Multi-functional and multi-disciplinary operating tables. The new surgical tables are specifically engineered for the MRI environment and are segmented for optimal patient positioning. Furthermore, the multi-functional design offers the flexibility of interchangeable tops and therefore multi-disciplinary use. The new multi-disciplinary tables make it possible to perform 90 percent or more of the OR’s surgical procedures on a single accessory-enriched mobile platform which reduces the need to invest in capital intensive and underutilized specialty tables.

Mobile hybrid operating tables. The mobile hybrid table combines the benefits of interventional and surgical tables. Not only does it provide the radiolucency, mobility, and integration of imaging devices as found in conventional interventional tables, but also makes the proper accessories easily available, in that it includes rails for mounting surgical equipment clamps or retractors as found in a conventional surgical table. The hybrid table consists of two modules, a floating table top that offers 360° radiolucency over long distances, and a mobile module comprising the base part and a mobile bracket.

Technological Advances in OR Lights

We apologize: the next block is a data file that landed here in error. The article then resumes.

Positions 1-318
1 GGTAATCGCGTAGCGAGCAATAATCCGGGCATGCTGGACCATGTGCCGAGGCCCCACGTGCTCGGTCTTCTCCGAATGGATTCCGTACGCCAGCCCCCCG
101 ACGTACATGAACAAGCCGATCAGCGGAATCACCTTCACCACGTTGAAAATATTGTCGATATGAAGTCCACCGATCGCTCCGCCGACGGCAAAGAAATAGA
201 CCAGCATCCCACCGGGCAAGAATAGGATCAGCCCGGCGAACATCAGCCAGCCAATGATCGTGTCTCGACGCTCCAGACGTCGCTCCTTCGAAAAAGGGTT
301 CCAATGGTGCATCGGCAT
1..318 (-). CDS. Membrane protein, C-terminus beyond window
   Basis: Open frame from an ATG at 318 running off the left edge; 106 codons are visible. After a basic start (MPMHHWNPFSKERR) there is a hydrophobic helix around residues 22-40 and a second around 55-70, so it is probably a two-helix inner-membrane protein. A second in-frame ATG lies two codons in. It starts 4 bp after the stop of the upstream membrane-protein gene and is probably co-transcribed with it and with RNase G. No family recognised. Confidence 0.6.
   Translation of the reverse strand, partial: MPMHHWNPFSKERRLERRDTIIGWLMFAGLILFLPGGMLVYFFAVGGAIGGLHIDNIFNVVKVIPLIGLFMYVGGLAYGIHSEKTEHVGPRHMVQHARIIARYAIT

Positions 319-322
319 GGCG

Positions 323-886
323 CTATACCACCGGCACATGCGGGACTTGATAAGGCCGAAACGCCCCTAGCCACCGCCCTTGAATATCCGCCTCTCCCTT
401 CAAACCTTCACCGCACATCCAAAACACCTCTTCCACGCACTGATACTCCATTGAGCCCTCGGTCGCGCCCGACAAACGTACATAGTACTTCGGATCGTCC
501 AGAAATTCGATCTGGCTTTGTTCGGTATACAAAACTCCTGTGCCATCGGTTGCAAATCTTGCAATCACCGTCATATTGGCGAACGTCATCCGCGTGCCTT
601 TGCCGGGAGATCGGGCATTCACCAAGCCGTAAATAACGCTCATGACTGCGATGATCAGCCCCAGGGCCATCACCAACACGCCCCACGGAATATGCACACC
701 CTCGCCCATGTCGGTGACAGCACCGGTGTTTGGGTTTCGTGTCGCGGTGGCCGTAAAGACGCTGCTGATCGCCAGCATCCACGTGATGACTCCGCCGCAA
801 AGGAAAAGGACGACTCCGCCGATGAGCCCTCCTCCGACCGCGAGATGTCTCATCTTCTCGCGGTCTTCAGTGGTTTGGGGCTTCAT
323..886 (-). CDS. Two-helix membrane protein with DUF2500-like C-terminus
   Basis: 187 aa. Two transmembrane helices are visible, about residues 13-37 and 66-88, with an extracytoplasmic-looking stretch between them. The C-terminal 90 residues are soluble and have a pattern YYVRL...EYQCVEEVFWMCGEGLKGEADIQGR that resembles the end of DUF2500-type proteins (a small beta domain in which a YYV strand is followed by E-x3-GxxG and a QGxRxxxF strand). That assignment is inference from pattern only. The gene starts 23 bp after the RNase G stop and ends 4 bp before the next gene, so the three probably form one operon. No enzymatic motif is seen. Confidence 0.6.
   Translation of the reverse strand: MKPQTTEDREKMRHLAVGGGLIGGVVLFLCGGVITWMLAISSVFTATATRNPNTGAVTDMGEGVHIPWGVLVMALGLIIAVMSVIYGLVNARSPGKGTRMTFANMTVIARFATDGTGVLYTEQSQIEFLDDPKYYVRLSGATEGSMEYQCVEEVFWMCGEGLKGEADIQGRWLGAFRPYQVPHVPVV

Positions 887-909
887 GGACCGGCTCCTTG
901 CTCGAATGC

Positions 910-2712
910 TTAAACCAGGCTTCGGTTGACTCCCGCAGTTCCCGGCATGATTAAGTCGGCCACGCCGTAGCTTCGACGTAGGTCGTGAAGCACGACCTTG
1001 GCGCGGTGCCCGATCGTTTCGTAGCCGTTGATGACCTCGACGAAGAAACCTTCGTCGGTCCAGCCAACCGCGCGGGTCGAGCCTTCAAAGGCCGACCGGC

ORs require specific pieces of equipment. Many of these are high-tech and used for advanced surgeries and would be inadequate without integrated lighting. Good and high-quality lighting is critical to the safety and efficiency of the OR procedure, specifically in lateral, minimally invasive, and deep cavity cases.

The luminance management device system. The luminance management device (LMD) maintains optimum visual acuity and avoids difficulties adapting to excessive variations in luminosity, thus regulating the illumination reaching the surgeons’ eyes. LMD offers total freedom of movement without any drop in illumination. The homogeneous light volume provides a column of light even in the deepest surgical cavities without needing adjustment.

Cordless surgical lighting. It offers untethered illumination via a cordless battery pack. This freedom from traditional corded lighting enables illumination in places where traditional light sources are not capable of going. Paired with a suction, retractor, and innovative zip strap mounting options, the light offers versatile targeted illumination.

Surgical light with flexible shaft. The system overcomes the limitations of traditional overhead surgical lighting by allowing the LED light source to be precisely directed via a long, flexible shaft. The result is the safe illumination of a precise surgical area from virtually any angle without the need for the surgeon to wear a head light.